Yesterday, my children found a bird egg in the backyard. It wasn’t cracked or broken and they worried that it may have fallen from a nest and have a baby bird inside. Lots of conversation about eggs and birds and nests ensued. This is what I love about children – these natural opportunities to learn arise and they just run with them. This is why I work in the Early Childhood Profession – I love the discussions with children, the insights into their thinking, hearing them make sense of their world.
When I was younger (and even now!) I didn’t have that “maternal” instinct that a lot of my friends had. In high school I had absolutely zero interest in dong the child studies course that so many of my friends chose because “kids are cute!” I don’t see chubby babies in prams and have the overwhelming urge to reach in and gush and goo over them. I didn’t even really choose to study early childhood.
After meeting my now husband in my final year of school, I didn’t quite “apply myself” as I should have and subsequently, my ideas of studying psychology were put on the back burner. It was my Dad who suggested doing a child care course and although I thought he was mad, for whatever reason, I decided to give it a go.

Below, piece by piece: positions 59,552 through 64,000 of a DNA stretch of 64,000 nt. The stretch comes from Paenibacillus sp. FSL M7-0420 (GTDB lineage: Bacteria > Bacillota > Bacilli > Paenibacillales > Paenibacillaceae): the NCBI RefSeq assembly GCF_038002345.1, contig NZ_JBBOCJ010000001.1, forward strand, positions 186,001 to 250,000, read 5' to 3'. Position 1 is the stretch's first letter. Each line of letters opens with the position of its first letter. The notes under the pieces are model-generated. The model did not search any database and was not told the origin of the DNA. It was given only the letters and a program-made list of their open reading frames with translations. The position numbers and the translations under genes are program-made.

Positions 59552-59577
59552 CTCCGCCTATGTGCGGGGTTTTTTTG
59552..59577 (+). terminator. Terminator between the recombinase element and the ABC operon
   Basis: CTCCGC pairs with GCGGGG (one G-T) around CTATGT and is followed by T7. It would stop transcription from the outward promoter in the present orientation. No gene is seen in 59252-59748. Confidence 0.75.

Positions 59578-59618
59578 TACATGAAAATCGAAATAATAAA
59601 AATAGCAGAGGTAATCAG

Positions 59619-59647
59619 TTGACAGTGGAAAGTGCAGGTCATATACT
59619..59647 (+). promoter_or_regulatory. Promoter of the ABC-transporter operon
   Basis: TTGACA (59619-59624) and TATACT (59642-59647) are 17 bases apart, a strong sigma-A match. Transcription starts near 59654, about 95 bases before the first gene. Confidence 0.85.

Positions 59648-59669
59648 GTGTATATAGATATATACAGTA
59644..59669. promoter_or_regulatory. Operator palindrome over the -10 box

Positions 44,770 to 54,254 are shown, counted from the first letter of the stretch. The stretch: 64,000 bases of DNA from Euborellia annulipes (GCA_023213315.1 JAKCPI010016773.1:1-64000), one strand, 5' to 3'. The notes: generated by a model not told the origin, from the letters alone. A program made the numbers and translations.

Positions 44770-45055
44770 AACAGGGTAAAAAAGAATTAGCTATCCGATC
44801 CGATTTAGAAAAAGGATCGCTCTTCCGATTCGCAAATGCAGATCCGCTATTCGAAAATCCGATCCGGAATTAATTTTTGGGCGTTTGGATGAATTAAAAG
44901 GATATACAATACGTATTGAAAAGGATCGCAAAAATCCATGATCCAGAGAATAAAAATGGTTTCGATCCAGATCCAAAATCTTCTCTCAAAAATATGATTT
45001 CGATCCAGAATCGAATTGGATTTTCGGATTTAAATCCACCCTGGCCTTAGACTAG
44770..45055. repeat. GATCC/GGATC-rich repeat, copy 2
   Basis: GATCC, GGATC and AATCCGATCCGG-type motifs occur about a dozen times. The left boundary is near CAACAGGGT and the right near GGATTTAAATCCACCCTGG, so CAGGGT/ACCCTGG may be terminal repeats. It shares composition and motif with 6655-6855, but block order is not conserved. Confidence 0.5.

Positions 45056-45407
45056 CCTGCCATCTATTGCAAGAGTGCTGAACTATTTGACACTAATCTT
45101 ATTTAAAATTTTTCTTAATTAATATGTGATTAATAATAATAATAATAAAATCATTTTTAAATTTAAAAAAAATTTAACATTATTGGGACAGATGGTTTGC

I arrived on the first day to be greeted by twenty women/young ladies who all seemed to have that maternal/kids are cute vibe. As they talked about always “loving being with kids” I began to wonder if I was in the wrong place.
On day two or three we began talking briefly about theorists and it was almost like I had been struck by lightning. THIS. This was what fascinated me. I quickly discovered that talking about how children learn, unpacking the intricacies of their play and their connections with others, this was the stuff that drew me in.
Over the years I have realised that I do in fact love kids, I have formed deep connections with so many children in my care and have even gone on to have three of my own. But I am not (nor will I ever be) that bubbly, gushing “kids are soooo cute” kind of educator, or person. There is nothing wrong with being that person if that’s who you genuinely are, but I think that many educators feel like that’s who they should be. That they need to perfect the sing-song voice and live up to this ideal of what a teacher should be.
Over the years I have realised that it is okay not to think children are cute (or at least… not just cute). Put perfectly on a podcast (ep 0214) I listened to recently, Heather Bernt-Wenig said “see what’s happening behind the cuteness”. This really sums up what working in ECE is all about for me. It’s looking deeper, knowing more, unpacking play and seeing more than just “look how cute they are!”
Moments like those at the start of this blog post… that’s what it is all about.